• Strong public awareness campaigns on earthquake preparedness are needed in earthquake prone areas;
  • Construction codes should be instituted and adhered to;
  • Training of rural construction workers is essential;
  • Health Emergency plans should be implemented, including the training of health staff;
  • Resources must be made available for school and dormitory reconstruction.

19. The UNDAC mission recommendations were shared with the government authorities at the local, provincial and central level, as well as with the members of the United Nations Disaster Management Team in Beijing, including donors and NGOs.

20. The complete UNDAC Mission report is posted on the OCHA webpage ( A hard copy can also be made available upon request.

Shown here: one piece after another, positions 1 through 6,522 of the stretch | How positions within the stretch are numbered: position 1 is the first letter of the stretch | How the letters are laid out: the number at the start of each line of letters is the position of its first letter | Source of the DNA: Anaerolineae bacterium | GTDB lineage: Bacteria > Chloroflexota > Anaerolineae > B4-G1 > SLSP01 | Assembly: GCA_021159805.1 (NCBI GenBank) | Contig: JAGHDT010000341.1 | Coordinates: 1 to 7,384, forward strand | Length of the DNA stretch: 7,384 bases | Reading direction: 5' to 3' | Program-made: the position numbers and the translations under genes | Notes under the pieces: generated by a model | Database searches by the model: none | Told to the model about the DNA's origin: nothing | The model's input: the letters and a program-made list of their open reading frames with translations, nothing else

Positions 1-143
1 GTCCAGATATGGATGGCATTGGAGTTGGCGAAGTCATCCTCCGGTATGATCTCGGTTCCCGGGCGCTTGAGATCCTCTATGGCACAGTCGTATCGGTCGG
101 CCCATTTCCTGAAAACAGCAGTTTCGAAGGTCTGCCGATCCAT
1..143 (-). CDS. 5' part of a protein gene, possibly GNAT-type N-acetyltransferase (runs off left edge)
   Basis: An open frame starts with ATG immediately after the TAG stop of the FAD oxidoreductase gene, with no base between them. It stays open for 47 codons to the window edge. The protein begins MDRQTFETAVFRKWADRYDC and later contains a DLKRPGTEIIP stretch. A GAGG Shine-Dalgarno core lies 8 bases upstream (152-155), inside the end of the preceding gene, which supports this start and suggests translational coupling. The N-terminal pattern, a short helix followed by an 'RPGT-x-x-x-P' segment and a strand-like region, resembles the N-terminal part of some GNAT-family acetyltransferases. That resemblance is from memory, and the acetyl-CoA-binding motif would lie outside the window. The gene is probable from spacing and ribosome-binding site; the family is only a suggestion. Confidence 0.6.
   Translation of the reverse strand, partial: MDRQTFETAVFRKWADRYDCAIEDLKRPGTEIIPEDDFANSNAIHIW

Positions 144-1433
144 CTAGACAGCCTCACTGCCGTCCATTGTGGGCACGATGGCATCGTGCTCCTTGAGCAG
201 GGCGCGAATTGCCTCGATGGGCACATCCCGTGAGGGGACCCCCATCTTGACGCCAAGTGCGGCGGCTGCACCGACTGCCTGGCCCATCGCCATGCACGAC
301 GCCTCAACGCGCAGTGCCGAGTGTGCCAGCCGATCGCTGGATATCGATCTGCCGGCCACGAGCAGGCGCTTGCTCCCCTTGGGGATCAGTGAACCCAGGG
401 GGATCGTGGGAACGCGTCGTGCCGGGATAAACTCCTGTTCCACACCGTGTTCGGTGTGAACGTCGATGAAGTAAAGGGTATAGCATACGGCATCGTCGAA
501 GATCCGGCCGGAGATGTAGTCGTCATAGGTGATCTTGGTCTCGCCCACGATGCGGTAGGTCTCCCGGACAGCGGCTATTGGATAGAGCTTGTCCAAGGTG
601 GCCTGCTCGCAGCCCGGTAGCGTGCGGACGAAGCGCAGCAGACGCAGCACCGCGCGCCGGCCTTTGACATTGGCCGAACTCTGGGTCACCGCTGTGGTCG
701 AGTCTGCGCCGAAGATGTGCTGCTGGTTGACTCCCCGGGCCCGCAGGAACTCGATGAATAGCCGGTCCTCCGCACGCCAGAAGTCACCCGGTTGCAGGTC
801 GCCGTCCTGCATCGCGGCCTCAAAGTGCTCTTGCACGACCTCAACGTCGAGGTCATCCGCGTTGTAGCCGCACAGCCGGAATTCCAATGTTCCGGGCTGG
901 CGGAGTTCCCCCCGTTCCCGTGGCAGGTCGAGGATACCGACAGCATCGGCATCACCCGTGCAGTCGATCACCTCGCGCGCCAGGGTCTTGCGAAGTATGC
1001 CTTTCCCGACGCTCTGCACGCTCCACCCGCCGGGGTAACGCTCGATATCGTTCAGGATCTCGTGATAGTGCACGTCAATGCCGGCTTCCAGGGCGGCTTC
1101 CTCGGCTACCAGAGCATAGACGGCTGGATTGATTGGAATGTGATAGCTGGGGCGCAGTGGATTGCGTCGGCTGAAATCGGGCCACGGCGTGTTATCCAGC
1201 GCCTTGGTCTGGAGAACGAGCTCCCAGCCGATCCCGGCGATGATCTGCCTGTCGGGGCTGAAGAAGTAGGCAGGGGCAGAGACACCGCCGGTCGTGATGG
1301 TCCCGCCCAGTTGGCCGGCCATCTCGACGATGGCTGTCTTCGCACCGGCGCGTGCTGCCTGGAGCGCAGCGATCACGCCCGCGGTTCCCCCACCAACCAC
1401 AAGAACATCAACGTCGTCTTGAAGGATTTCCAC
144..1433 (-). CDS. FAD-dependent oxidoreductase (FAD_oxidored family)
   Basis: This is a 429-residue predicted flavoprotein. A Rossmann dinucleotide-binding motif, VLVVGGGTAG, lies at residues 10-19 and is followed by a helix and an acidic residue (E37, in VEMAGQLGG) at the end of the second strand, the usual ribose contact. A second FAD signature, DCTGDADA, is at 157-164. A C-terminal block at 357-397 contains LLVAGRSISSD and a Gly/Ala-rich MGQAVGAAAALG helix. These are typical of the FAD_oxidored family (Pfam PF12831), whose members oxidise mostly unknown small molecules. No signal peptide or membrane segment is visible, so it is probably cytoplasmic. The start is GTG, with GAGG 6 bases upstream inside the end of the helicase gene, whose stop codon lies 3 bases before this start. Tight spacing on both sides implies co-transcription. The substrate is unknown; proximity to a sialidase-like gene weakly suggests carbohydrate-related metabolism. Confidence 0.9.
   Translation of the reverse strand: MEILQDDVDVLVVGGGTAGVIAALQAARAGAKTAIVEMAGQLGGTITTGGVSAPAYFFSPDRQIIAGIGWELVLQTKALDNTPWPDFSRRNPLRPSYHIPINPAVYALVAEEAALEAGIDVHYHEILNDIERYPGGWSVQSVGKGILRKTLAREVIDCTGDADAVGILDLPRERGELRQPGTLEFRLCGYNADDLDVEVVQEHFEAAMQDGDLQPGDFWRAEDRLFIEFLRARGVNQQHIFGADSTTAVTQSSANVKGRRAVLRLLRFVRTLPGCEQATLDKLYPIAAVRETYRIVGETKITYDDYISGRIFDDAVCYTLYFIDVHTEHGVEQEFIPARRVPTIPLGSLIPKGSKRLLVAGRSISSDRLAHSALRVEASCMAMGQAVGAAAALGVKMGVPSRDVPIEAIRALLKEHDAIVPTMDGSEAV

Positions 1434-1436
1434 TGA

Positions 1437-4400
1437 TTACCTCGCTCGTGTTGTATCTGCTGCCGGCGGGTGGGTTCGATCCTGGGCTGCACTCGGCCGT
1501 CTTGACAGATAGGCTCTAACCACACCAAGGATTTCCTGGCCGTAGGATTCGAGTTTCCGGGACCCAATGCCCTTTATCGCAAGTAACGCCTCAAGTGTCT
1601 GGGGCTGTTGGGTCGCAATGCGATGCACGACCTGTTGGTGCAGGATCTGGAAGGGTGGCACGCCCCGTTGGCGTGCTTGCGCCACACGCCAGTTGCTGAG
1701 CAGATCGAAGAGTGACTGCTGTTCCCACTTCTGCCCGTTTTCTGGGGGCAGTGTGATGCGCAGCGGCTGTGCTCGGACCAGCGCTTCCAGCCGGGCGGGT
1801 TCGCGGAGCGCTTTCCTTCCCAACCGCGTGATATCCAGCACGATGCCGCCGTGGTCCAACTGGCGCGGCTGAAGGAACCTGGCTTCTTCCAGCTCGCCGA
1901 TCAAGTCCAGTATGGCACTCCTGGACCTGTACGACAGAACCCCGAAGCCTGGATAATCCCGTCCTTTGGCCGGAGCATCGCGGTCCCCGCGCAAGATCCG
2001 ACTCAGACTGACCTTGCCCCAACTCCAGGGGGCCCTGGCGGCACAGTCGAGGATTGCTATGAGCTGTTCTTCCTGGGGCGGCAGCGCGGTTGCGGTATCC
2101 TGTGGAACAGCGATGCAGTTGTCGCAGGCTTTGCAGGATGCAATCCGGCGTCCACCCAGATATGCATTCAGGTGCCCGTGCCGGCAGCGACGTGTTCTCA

21. This is the last situation report on this disaster unless there are unforeseen developments. This report, together with further information on ongoing emergencies, is also available on the OCHA Internet Website at

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In case of emergency only: Tel. +41-22-917 20 10

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Press contact: Mr. Donato Kiniger-Passigli, direct Tel. +41-22-917 26 53